Sunset from Desert View

That evening before bed I took my road atlas and traced all the roads I had driven since leaving home. What a wiggly path has brought me this far!

Saturday I packed up once again and got an early start to Utah. Along the way I passed through Monument Valley and bordered the Navajo nation. It was a stunning section of country that I hadn’t expected to enjoy so much. Along the way there were tons of Navajo craft booths/tourist stands. They didn’t tempt me at all and seemed to cheapen the landscape.

The most exciting part of the drive was along Arizona highway 163 when the winding two-lane road all of a sudden headed straight towards a very tall cliff. The only way to go is up! The road changed from a flat empty road across a plain to a slow and windy gravel drive with turns that intermittently had pavement. Velma and I handled it like pro, way better than the rental RV. It was like taking an elevator straight up and the view from the top was awesome. We came from that squiggle?!

The road that zigzags on the bottom right is where we had come from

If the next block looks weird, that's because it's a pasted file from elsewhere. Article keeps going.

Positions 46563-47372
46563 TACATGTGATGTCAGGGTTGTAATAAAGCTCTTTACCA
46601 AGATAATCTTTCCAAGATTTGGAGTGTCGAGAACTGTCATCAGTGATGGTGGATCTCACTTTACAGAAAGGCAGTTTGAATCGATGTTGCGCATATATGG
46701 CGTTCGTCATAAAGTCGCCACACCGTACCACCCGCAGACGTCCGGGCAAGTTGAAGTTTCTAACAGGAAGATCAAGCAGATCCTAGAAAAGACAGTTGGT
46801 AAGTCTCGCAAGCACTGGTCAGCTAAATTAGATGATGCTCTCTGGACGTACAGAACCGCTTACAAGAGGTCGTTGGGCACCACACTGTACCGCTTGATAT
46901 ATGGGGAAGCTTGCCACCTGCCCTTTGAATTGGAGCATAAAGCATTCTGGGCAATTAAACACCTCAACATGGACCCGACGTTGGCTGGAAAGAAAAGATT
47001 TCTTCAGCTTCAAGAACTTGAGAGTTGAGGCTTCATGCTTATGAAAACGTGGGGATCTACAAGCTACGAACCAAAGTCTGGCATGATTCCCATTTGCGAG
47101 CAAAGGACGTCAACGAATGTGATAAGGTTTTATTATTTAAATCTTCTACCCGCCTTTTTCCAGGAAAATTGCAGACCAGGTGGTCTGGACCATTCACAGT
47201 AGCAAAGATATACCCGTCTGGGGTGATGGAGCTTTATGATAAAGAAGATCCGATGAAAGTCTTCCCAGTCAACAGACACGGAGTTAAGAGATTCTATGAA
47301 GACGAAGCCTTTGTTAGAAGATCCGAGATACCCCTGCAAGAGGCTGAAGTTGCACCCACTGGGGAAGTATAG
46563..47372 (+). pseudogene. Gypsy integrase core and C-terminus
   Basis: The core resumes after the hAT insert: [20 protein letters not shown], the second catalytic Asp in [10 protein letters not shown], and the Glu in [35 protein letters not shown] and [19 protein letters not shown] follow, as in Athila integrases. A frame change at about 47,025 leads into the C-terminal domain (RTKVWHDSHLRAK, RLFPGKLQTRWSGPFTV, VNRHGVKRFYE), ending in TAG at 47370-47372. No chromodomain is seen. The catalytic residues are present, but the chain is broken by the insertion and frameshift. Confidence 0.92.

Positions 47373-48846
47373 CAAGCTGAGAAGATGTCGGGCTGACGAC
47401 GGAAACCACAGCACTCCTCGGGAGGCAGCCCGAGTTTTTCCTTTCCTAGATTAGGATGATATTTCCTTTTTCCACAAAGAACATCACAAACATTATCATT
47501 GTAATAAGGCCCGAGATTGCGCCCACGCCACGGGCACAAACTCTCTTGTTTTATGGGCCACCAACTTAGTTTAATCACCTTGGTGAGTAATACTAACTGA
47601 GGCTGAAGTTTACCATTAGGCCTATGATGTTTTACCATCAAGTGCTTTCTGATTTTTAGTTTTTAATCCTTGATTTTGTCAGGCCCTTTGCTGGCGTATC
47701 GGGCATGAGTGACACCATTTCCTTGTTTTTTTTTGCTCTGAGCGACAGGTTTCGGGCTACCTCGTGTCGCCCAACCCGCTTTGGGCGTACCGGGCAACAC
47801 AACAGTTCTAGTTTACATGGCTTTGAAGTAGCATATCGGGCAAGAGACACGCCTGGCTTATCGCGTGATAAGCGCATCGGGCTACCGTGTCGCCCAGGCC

From the top of the cliff it was just a bit farther to the Natural Bridges National Monument where I learned it was National Public Lands Day so park entry was free! Hurray! Save six bucks.

The Natural Bridges monument was very cool. It included three separate natural bridges (different from arches, as they are formed by a windy river wearing through the banks to take a more direct route) and several trails. I took the time to hike down to the first bridge which towered overhead. The river that had formed the graceful, colorful bridge was not even a trickle! Below the bridge it was much greener and lovely. The hike included a couple of interesting wooden ladders and hand rails bolted into solid rock!

I drove to the other two bridges and check them out from the view points, then it was time to get on the road again. My stop for the night: Moab, UT

I have to admit, I only dashed through Utah, I didn’t even take a shower there (I was camping after all). I did enjoy Moab and would LOVE to go back, perhaps as a badass mountain biker.